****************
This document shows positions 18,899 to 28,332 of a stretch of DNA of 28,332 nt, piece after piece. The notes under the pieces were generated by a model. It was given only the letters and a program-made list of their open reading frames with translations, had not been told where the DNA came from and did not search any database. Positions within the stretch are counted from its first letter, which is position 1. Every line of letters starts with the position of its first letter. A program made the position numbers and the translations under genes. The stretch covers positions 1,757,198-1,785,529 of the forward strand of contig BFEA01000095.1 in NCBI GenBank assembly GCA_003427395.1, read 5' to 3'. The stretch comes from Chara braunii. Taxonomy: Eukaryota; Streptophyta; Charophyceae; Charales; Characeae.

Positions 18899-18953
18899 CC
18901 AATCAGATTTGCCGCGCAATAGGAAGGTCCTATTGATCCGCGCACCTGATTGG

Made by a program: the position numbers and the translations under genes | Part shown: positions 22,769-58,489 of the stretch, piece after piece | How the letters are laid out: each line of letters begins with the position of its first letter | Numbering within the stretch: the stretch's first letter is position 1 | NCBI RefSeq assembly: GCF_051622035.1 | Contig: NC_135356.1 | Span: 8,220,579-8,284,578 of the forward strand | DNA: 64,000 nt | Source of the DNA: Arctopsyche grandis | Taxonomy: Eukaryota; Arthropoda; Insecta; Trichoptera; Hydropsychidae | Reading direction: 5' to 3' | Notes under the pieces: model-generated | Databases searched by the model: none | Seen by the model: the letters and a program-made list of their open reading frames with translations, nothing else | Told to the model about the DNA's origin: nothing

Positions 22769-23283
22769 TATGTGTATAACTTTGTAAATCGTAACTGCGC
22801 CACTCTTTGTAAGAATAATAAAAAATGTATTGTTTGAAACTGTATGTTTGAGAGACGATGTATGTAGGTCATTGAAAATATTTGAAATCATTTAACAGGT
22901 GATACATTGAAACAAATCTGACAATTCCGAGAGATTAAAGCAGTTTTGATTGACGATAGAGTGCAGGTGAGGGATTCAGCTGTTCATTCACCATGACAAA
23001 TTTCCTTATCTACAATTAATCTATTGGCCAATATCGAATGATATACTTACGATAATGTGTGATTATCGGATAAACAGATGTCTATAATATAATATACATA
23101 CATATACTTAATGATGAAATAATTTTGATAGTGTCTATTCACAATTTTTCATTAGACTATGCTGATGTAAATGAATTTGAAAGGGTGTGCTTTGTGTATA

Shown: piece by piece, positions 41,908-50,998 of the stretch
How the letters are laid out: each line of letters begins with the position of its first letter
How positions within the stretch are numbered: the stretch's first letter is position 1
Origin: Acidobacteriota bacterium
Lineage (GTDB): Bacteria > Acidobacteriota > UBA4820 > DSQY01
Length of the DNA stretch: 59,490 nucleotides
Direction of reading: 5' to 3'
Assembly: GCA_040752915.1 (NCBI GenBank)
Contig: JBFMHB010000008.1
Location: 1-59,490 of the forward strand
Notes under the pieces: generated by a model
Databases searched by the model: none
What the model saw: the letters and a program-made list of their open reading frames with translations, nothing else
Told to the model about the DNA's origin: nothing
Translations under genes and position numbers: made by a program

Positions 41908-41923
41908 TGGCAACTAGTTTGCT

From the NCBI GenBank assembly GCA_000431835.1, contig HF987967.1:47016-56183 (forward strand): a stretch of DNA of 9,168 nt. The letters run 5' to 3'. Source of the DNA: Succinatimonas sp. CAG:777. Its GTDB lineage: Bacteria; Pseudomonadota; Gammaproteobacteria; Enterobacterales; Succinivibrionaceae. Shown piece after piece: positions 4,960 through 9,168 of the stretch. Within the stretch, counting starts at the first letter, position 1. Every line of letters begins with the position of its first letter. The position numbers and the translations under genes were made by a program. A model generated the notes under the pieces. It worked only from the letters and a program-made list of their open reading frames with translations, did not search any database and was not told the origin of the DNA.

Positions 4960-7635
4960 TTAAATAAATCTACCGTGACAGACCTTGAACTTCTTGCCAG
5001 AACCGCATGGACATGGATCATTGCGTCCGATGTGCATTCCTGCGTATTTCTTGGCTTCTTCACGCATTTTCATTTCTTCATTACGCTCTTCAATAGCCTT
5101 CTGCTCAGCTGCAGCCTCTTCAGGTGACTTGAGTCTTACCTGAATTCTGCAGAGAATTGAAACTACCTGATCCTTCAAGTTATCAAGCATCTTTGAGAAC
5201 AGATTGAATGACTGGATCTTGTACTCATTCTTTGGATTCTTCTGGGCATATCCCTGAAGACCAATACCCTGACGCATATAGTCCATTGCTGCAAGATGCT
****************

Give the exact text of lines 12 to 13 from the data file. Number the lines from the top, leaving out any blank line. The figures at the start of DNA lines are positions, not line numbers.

Shown: piece by piece, positions 41,908-50,998 of the stretch
How the letters are laid out: each line of letters begins with the position of its first letter